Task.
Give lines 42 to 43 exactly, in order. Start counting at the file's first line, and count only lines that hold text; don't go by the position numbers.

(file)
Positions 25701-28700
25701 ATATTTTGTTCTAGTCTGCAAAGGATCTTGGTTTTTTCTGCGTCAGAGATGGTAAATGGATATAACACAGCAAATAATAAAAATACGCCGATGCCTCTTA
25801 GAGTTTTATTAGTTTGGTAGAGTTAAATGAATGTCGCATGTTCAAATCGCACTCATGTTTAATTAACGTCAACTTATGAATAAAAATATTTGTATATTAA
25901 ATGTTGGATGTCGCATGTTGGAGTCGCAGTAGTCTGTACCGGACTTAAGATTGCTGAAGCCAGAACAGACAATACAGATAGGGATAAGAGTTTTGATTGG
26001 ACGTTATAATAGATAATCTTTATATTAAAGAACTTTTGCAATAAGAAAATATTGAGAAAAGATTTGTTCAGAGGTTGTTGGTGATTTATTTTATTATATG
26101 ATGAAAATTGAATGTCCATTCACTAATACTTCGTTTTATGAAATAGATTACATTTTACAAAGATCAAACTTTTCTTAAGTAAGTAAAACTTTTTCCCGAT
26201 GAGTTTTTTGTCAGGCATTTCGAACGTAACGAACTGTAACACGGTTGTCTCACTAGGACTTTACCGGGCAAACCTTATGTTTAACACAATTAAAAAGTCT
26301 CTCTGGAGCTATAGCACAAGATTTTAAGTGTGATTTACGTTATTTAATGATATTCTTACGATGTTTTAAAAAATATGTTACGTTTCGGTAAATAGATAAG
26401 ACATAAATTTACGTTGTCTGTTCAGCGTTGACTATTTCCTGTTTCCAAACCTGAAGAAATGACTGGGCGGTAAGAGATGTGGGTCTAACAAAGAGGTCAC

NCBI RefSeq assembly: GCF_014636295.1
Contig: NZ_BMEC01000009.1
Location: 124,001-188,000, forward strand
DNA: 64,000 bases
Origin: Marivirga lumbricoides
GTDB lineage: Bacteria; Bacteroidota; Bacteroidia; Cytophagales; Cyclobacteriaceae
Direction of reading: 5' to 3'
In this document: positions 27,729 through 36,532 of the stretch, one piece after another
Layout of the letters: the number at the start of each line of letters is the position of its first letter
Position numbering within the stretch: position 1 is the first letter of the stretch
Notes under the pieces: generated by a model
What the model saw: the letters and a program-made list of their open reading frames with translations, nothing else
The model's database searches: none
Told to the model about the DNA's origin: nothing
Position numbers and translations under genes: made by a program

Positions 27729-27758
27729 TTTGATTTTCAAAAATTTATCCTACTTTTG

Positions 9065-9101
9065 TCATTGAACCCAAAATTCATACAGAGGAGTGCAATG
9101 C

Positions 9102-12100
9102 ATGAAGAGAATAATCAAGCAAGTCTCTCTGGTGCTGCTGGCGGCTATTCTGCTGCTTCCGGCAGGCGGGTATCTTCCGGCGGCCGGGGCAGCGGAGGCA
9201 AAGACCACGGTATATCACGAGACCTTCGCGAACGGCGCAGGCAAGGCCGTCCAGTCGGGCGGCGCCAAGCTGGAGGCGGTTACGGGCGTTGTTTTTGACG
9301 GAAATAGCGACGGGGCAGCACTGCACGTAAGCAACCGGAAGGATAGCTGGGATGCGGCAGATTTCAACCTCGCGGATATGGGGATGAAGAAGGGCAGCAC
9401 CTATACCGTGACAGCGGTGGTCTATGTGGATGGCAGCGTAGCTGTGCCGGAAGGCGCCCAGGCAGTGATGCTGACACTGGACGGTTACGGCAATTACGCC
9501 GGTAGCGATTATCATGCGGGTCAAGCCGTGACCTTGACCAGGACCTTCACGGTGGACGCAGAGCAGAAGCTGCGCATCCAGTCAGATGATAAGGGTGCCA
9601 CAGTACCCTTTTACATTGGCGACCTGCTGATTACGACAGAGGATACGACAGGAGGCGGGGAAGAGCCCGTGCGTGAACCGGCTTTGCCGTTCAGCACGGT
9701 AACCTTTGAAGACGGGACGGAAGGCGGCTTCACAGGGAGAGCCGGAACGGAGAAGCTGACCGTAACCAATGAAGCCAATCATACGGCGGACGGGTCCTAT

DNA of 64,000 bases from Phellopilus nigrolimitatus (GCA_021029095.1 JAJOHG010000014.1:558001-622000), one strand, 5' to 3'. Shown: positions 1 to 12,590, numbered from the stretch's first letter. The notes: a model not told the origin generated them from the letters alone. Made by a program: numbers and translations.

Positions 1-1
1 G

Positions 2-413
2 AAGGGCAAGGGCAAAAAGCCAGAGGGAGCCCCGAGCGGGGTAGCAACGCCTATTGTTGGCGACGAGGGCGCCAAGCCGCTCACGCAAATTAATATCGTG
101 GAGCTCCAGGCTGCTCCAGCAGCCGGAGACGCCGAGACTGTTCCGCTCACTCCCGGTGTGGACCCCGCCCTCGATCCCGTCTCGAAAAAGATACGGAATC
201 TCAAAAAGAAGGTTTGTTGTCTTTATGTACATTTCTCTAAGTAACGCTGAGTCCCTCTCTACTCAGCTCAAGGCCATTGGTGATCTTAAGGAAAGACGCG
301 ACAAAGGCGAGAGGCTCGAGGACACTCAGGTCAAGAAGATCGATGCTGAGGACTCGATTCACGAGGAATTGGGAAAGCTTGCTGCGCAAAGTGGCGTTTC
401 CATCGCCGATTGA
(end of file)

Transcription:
2 AAGGGCAAGGGCAAAAAGCCAGAGGGAGCCCCGAGCGGGGTAGCAACGCCTATTGTTGGCGACGAGGGCGCCAAGCCGCTCACGCAAATTAATATCGTG
101 GAGCTCCAGGCTGCTCCAGCAGCCGGAGACGCCGAGACTGTTCCGCTCACTCCCGGTGTGGACCCCGCCCTCGATCCCGTCTCGAAAAAGATACGGAATC